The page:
NEW YORK: Two weeks ago, non-profit organisation Public Space Party threw a bike party along Fifth Avenue in New York City. Nine museums along the stretch opened their doors to the public, and parts of the road were closed off to cars.

"Everyone's biking. Everyone has fun, there's dancing along the way, and events and food. And the more that we encourage that, the more we can get people on bikes,” said co-founder of Public Space Party Monica Hunken, a teacher.

Public Space Party’s other co-founder Benjamin Shepard, a college professor, said getting more people on bikes means less cars on the streets.

"Some of the hottest summers on record have been in the last few summers so global warming is a reality. We have a planet that's getting hotter and hotter so we need less cars, less carbon emissions, we need to get rid of cars on the streets,” he said.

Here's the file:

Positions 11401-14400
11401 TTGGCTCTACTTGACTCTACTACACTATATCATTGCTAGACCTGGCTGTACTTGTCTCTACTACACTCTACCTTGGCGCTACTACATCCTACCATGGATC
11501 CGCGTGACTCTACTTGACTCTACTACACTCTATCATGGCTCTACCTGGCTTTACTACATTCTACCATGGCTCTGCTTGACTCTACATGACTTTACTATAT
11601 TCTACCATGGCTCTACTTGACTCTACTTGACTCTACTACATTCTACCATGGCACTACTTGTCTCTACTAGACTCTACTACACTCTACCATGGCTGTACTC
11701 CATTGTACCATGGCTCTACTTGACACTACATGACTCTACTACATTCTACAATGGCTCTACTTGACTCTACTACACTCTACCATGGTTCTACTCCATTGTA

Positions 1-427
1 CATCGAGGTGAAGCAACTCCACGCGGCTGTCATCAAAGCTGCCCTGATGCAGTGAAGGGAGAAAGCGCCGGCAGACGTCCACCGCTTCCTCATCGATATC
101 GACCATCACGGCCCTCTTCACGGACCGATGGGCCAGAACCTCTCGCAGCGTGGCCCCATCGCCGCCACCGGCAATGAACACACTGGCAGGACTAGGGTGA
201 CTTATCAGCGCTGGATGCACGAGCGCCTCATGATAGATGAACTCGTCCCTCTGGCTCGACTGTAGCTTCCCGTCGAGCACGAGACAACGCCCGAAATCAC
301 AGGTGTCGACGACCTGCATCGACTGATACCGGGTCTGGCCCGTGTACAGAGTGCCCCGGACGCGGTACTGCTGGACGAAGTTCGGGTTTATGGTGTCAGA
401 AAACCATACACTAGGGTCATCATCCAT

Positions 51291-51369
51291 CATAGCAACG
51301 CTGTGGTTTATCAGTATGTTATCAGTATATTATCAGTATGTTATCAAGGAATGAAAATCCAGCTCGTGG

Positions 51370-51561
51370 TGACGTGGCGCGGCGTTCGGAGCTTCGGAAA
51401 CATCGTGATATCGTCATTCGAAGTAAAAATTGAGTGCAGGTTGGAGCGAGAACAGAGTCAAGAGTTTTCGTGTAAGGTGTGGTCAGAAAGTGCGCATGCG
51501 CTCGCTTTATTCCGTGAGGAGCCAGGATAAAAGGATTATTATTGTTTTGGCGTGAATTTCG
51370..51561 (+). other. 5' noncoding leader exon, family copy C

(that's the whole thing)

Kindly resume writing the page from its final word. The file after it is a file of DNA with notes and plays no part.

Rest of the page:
The group was started by Ms Hunken and her friends just last year, but they have been organising bike outings for more than a decade. The outfit also highlights issues of sustainable urban development and public spaces.

Mr Lim Eng Hwee, Chief Planner and Deputy Chief Executive Officer at the Urban Redevelopment Authority (URA) shared his experience of cycling in New York, which has a culture he believes Singapore should emulate.

"The different users on the road, whether you're a cyclist, pedestrian or driver, somehow they can anticipate what the other user groups will do and they can adapt to each other. They give way when it is necessary. This is something in Singapore that we will need to inculcate and develop if we want cycling to entrench in Singapore."

Singapore has the Safe Cycling Programme for Youths, where cyclists learn to use hand signals to communicate their intention to drivers, among other things. But across the board, public education on safe cycling would need to be ramped up, said Ms Caroline Samponro, Deputy Director at the New York-based Transportation Alternatives.